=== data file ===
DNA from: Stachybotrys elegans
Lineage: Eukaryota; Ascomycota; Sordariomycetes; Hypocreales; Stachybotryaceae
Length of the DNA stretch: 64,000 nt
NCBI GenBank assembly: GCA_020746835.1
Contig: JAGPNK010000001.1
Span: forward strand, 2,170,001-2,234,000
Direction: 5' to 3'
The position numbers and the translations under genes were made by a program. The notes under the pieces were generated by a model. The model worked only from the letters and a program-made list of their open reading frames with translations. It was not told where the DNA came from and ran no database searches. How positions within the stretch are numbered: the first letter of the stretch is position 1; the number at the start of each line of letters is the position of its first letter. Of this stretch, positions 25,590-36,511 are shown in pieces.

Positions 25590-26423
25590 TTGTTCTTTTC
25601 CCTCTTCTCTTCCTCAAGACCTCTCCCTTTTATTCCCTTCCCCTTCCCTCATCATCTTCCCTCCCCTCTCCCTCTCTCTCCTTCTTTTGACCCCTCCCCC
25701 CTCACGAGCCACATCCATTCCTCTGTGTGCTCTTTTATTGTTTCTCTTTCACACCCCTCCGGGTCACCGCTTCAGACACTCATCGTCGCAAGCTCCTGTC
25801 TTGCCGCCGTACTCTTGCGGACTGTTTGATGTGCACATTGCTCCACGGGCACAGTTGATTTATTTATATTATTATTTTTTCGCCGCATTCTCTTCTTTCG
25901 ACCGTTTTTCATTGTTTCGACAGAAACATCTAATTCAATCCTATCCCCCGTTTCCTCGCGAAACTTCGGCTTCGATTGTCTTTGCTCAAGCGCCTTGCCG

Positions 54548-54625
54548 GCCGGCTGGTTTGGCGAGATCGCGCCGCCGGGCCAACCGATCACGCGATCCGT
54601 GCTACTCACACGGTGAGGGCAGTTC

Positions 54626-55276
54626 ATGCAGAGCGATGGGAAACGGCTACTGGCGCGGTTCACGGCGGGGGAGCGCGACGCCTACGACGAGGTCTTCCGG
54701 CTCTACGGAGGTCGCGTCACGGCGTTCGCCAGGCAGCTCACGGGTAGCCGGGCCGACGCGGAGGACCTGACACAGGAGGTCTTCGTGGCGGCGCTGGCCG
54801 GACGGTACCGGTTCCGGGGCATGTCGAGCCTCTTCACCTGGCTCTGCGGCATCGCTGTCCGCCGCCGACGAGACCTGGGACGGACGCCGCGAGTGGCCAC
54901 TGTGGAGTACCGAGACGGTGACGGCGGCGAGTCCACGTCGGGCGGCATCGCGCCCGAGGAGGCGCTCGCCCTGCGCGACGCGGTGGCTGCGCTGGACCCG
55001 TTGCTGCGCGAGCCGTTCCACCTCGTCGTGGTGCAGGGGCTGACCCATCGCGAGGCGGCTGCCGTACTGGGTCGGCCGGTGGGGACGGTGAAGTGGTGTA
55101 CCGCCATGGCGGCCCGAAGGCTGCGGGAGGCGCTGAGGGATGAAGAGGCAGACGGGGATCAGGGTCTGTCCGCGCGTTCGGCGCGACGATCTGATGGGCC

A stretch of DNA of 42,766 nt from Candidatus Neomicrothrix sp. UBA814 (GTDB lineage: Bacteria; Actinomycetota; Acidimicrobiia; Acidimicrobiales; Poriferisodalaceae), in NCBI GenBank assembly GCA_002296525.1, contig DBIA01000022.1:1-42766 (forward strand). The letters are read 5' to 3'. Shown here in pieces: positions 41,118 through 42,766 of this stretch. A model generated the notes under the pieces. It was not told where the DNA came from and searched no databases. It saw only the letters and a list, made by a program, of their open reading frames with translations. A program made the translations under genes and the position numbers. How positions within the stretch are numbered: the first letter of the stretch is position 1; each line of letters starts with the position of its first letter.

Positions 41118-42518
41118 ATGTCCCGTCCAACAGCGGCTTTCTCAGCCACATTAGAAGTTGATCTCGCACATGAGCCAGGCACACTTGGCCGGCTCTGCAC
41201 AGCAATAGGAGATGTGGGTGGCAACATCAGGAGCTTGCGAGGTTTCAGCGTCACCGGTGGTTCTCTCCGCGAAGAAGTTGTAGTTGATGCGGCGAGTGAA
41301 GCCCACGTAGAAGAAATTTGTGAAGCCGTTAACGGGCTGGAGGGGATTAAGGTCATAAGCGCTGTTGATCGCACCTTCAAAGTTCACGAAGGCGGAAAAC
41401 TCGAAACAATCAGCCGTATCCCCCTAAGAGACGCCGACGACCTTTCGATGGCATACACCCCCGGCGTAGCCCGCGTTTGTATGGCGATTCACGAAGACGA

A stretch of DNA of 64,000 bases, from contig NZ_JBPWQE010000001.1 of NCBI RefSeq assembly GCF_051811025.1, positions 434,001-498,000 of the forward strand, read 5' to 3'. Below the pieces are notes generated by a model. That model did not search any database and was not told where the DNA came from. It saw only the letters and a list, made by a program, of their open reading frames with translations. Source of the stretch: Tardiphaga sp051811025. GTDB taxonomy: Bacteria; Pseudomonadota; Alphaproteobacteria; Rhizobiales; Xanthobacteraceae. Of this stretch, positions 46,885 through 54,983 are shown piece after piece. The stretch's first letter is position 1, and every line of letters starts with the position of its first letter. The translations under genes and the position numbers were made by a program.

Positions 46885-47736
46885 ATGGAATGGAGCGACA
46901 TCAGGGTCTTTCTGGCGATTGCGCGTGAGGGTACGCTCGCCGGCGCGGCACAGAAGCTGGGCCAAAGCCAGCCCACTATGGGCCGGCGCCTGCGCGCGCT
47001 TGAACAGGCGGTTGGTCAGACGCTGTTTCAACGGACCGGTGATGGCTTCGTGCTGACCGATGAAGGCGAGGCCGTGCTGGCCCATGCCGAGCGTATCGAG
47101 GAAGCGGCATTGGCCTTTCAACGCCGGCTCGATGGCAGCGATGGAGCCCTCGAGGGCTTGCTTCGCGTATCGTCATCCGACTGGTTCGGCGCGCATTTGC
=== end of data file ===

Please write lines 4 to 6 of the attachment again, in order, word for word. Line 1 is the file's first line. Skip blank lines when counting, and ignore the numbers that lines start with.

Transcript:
NCBI GenBank assembly: GCA_020746835.1
Contig: JAGPNK010000001.1
Span: forward strand, 2,170,001-2,234,000